Reading this from sunny Mexico and feeling better about having to return in a few weeks now! Well done in choosing a great area to live Brindley. Don’t miss the hidden delights of the Eco park on the peninsula,the plesaunce park at East Greenwich, blackheath rugby club (charlton road), joining the royal museums and going to the observatory and the planetarium shows and onto Cutty sark as much as you want, clipper to central London (best way to get there), and discovering that the best restaurants are generally at nearby blackheath village, especially curry and Chapters. Go to Inside restaurant too. Oh, and don’t miss the key local events – put the charity panto horse race, drag queen race, open gardens etc all in your diary!!

  4. David Carson says:

    Eat a sausage sandwich at Heap’s, go watch some music and enjoy the atmosphere at next door’s Oliver’s, taste some ale in the beer garden at The Old Brewery and sample lunch and a coffee in the East Greenwich Pleasuance. Have dinner at The Hill on Royal Hill (everyone I take swears it’s the beast fillet of steak they’ve ever had). But shhhhhh…. don’t tell anyone about the Pleasuance. :-

  5. Cliff says:

    buy a mixed sausage & bacon roll by Gen Wolfe statue & enjoy it with a coffee whilst marvelling at the view; take a book & find a bench in the rose garden in front of the Rangers House; buy a tea in the hut on the Heath & chat with the Police, the Gas men, the Ocado drivers, & the mods on their scooters who all hang around there; regardless of your age, put a coat on and fly a kite on the old golf course on the Heath; take a bag of shelled peanuts & half a loaf of bread into the flower garden in the park. Depending where you live in Charlton, try walking along Bramshot Avenus, through the foot tunnel & along to little Mycenae Park en route to the Park or the Pleasaunce.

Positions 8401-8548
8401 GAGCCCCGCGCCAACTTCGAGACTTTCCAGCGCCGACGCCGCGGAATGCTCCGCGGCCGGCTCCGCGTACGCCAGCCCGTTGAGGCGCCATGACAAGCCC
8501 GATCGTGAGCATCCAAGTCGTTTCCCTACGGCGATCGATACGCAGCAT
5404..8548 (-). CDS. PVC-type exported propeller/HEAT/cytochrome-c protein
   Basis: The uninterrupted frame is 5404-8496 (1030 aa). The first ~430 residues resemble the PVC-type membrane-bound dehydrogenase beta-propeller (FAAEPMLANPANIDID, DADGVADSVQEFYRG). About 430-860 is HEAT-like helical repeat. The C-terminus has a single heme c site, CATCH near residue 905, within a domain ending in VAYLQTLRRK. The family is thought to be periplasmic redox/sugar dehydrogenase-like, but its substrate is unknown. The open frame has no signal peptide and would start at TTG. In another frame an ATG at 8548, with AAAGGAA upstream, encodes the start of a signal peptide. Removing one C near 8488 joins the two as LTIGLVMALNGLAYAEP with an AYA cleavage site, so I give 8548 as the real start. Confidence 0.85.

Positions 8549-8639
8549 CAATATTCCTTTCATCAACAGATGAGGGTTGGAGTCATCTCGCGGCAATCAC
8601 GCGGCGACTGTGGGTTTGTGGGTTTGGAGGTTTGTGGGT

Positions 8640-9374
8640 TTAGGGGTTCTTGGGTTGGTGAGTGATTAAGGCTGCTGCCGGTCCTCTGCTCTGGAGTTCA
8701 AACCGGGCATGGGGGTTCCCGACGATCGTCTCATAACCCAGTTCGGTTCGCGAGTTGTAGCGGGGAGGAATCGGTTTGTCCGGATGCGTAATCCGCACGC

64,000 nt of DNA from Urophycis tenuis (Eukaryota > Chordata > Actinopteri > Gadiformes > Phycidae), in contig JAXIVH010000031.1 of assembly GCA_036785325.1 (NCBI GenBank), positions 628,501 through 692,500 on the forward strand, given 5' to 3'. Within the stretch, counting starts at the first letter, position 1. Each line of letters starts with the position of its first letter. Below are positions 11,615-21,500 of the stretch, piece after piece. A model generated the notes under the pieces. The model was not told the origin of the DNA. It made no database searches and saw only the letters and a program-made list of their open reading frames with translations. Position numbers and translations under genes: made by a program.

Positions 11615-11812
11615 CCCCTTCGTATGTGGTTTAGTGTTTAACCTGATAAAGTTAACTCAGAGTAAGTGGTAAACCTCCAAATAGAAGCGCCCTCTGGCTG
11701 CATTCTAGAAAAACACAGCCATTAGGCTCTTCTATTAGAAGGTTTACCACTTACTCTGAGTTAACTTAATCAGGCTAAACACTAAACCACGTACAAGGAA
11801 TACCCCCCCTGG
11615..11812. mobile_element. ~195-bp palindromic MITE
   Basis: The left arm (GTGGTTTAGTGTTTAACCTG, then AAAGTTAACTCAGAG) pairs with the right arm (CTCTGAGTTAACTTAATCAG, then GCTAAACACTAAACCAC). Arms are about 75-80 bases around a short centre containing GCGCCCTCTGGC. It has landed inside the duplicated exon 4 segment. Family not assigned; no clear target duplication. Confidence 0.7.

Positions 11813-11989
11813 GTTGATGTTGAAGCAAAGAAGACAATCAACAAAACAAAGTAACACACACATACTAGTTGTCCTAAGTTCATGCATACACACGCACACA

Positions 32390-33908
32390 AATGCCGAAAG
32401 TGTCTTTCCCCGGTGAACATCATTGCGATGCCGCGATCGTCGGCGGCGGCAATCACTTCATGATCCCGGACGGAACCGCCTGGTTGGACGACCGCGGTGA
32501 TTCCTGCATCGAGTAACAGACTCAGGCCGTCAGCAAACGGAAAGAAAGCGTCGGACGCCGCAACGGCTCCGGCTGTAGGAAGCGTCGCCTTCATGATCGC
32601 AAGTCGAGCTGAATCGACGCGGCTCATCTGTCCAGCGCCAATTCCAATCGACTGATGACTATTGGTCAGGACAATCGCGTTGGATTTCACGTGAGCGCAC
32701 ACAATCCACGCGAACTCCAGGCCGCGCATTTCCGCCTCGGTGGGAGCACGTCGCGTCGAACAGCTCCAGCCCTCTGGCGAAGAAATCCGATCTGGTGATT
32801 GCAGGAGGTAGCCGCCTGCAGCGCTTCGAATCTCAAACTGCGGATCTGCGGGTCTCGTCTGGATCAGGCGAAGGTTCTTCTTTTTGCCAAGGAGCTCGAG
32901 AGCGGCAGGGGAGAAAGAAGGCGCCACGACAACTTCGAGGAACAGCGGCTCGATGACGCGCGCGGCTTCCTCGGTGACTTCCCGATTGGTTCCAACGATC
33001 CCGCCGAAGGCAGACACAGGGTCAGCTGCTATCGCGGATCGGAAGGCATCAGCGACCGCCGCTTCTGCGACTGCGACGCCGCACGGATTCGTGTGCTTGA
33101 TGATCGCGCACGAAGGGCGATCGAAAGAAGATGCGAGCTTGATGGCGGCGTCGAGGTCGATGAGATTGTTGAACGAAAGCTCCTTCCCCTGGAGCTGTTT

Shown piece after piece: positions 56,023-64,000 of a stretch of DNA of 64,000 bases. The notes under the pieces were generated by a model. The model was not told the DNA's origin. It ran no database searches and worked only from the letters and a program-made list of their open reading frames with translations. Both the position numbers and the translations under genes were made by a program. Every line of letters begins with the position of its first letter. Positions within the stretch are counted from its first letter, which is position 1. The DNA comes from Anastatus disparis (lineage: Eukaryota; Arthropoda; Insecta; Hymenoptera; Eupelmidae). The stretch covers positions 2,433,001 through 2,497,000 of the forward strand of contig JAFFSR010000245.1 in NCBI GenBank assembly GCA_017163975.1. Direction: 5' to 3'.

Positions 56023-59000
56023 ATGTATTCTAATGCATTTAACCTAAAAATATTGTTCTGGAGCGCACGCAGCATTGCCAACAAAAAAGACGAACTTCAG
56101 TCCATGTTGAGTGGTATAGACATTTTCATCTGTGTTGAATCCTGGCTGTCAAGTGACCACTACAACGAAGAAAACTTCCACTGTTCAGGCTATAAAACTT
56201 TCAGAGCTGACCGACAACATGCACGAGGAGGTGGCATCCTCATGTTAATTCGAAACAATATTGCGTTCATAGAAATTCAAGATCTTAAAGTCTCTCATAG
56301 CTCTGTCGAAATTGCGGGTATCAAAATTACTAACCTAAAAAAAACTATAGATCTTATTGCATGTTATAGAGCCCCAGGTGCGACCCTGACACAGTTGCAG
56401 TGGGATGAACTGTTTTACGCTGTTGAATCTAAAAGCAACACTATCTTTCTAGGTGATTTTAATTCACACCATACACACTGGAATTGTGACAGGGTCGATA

6. Helena says:

    Thanks Brinley, you’ve already passed something on as I’ve lived in the area for 3 years and didn’t know about Little Nan’s but definitely going to go tonight to check it out. Other good pubs – Hare and Billet on Blackheath has had a makeover and does great beer (different from the norm) and food menu looks a bit more exciting than a normal pub but haven’t eaten there. Zero Degrees pizzas are also great…And apparently Open House is coming soon again, we went to Open Gardens in June and it’s amazing to look round some of the “one can only dream of living here” houses in greenwich!

  7. Dave says:

    Glad to see Charlton Athletic get a mention in the immediate short list of things to do. Football might be at the lower end of the cultural spectrum but The Valley can be an inspiring place on the day of a good match and, as you say, everyone is welcome. Up the Addicks!

  8. Richstories says:

    Fab thread with so many ways to see and do Greenwich, wander, places to eat, drink etc. Can I drop in a plug for some of the less visible aspects of East Greenwich and its Industrial past. As detailed in East Greenwich History Map (free – Lottery funded -reprinted 2012). You can pick up copies from, Tourist Info at Discover Greenwich, Greenwich Communications Centre or the Heritage Centre in Woolwich. As I like to say (tongue in cheek!): “if you know that the Vikings murdered the ArchBishop of Canterbury at the end of your street…it kind of makes you feel better about the neighbourhood.”

    P.S. Cliff-I gotta say – I really like all your ideas- except the half loaf….if this is to throw to the birds on the lake. Sure they will eat it – but as I understand it… bread is really bad for their guts and the vast quantities of soggy bread that sink into the water play havoc with the pond’s ecology